If terrorism is to be contained, India would have to do the same . However, the creation of law and structures alone would not do. In the past laws such as the TADA and the POTA failed to curb terrorist incidents in India and the Parliament had to repeal them on the ground that they were used more against innocent citizens and political opponents than the potential terrorists. One of the reasons for this predicament is that our security and intelligence agencies have lacked professional and functional autonomy . Also, there have been reports of “ego clashes” between top officials of different agencies, as a result of which they have not been able to take proper action against terror . Besides, our security and intelligence agencies often lack modern systems to fight terror. It was seen, for instance , in the case of the February 13 attack that the Delhi Police, which has claimed from time to time that they are equipped with state of art communication system , could not screen even the number plate of the motor cycle used in the incident. The political leadership in the country will have to see to it that such constraints do not clog the NCTC as and when it is operationalised .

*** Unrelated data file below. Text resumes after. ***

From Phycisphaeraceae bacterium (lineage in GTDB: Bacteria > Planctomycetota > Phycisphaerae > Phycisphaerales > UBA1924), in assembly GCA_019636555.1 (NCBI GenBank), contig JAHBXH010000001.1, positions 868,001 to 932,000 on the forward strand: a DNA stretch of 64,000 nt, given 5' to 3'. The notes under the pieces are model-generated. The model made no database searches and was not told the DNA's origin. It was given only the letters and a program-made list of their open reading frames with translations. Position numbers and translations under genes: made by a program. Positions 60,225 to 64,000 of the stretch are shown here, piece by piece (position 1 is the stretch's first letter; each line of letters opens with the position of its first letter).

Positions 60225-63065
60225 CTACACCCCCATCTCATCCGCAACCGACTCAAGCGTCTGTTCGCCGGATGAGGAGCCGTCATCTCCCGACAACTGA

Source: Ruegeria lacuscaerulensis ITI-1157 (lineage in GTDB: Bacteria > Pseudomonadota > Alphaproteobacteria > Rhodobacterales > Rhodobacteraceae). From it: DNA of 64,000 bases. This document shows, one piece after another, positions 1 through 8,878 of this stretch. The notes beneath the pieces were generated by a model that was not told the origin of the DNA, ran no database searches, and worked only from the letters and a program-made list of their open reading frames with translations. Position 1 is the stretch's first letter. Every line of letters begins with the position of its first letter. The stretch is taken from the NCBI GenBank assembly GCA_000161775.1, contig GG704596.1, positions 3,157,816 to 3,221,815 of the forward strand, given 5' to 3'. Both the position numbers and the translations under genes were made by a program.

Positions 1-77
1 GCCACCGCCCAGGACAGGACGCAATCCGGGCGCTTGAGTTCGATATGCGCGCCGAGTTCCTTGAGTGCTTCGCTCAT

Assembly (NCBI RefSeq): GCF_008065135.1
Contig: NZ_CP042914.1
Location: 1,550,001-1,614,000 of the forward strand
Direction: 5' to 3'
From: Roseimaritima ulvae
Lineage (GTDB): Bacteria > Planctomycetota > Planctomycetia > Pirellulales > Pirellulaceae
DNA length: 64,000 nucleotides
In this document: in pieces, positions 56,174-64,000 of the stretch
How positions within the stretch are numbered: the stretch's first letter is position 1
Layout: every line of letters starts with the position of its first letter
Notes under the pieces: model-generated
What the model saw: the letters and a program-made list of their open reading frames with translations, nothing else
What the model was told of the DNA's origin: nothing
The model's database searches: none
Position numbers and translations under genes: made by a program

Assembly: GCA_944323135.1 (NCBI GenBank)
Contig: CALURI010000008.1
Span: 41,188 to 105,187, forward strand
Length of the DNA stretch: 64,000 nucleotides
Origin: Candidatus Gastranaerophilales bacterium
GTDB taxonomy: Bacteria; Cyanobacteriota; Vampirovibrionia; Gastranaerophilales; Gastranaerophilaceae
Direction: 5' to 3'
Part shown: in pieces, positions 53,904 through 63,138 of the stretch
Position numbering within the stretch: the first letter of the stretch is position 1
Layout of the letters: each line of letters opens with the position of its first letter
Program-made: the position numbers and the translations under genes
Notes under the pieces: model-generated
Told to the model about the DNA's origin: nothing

Dr Jagdish N Singh is a senior Indian journalist
Views expressed are personal